JEWS-HARP, n. An unmusical instrument, played by holding it fast with the teeth and trying to brush it away with the finger.
From The Devil's Dictionary, by Ambrose Bierce
I prefer the term guimbarde to the more common terms of Jew's harp or jaw harp for a variety of reasons. Jaw harp is simply inaccurate - one does not play it using one's jaw. Jew's harp is no more accurate and the euphemisms J-harp and juice harp are colourful, but not much better. Many people consider Jew's harp to be a culturally insensitive term, although one could argue that it shouldn't really be considered any more insulting than using the phrase term French harp to describe the harmonica. Still, the instrument has no connection with Jewish people and it seems a little bizarre to use this term to describe versions of this instrument from the Far East. It is often said that Jew's harp is a corruption of jaw harp, but the former is by far the older term and is possibly derived from the French words jeu (a game) or jouer (to play). I have chosen to use the term guimbarde to describe this family of instruments (I am well aware that this is a less than flattering term itself, being used in France to describe old and badly running automobiles, but it would seem to be the best of a bad lot - although I must confess to a liking for the Latin term crembalum...), using local names to describe particular forms. Those of you interested in reading more on the naming debate are referred to the following web site:
Pictured at the top of the page are (from left to right) a brass dan moi from Vietnam with its decorative bamboo case attached, a bamboo hun toong from Thailand (also with case), a bamboo angkuoc from Cambodia, a brass quadruple hoho from Southern China, a steel harp of familiar Western design, a set of three bamboo gue gueq from Southern China and along the bottom of the picture a bamboo kubing from the Philippines,
The kubing (also known as kobing, kebing or kumbing) is a fairly typical bamboo guimbarde, with similar instruments (sometimes with palm fronds substituted for bamboo) being found all over Asia, such as the Malaysian bungkao and the Polynesian utete . The instrument is pressed tightly to the lips, rather than being held against the teeth like the more well known heteroglottal types, the pointed tip of the frame being plucked by a finger to set the reed in motion. The player alters the shape of his or her mouth to emphasise different overtones.
The dan moi (also commonly known by its Hmong name of ncaas) is played similarly, but is much more responsive and capable of subtle, ethereal sounds, as well as being surprisingly loud for such a small delicate instrument:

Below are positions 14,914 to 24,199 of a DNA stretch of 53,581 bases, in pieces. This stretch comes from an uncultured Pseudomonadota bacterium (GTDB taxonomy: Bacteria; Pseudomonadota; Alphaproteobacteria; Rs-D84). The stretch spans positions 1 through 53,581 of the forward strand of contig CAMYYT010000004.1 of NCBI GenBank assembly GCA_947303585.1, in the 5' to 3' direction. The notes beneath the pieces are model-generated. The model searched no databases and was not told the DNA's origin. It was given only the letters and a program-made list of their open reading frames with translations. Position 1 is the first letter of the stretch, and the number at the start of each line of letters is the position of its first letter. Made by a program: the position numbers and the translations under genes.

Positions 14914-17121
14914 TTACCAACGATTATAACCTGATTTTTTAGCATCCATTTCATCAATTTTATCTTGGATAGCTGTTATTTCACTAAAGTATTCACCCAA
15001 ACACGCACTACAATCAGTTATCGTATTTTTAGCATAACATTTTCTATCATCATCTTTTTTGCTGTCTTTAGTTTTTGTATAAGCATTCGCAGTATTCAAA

This dan moi has a reed with a single tip, but reeds with two or three tips are not uncommon. Traditionally, the dan moi is used to communicate coded messages between lovers. Similar brass instruments are found throughout Asia, with iron versions being found in some places.
In China, where the instrument is known generically as kouqin, kouhuang or kouxian (meaning "mouth harp", "mouth reed", or "mouth string" respectively), they are often played in sets of three or four. The Naxi minority play the gue gueq, a set of three small bamboo instruments tuned to the tonic, fifth and minor seventh. They are held between the finger and thumb of the left hand and sounded with the first two fingers of the right hand:
The Yi minority play a similar instrument called the hoho. Rather than being made from bamboo, it is made from brass and the three or four that make up the set are joined at the ends like a small fan. This particular one is tuned Eb, Bb, F and Ab:
The Jews Harp Guild
The Koukin Museum
The Search for the Origins of the Jew’s Harp
The Jew's Harp World, Svein Westad (Etnisk Musikklubb EM3)
As well as traditional Scandinavian style playing from Svein Westad, this CD also features pieces in the British style by John Wright, with Trân Quang Hai and Leo Tadagawa playing guimbardes from Vietnam, Bali, China, Japan and Siberia, solo or with sparse accompaniment. The enclosed booklet talks about the Norwegian guimbarde tradition, gives a quick overview of the different versions of the instruments used in other cultures, brief biographies of the players on this album and commentary on the individual tracks. If you have only ever heard these instruments used as cartoon sound effects, you will be amazed at the range of music that can be coaxed from them by master players of both heteroglottal and idioglottal guimbardes. Click here to buy it from Amazon.com
Jew's Harps of the World/Guimbardes du Monde, Tran Quang Hai (Playasound PS 66009)
The title is pretty self-explanatory. The noted Vietnamese musician and musicologist plays a wide variety of guimbardes from all over the world - wood and metal; idioglottal and heteroglottal; plucked and string-driven. As a bonus we are treated to some of Trang's haunting overtone singing. Comes with a 12-page booklet in both English and French. Click here to buy it from Amazon.com
A Brief History of Mouth Blown Free Reed Instruments
What Is A Free Reed?
Origins Of The Free Reed
Eastern Free Reed Instruments
A Selective Discography Of Asian Free Reed Instruments
Western Free Reed Instruments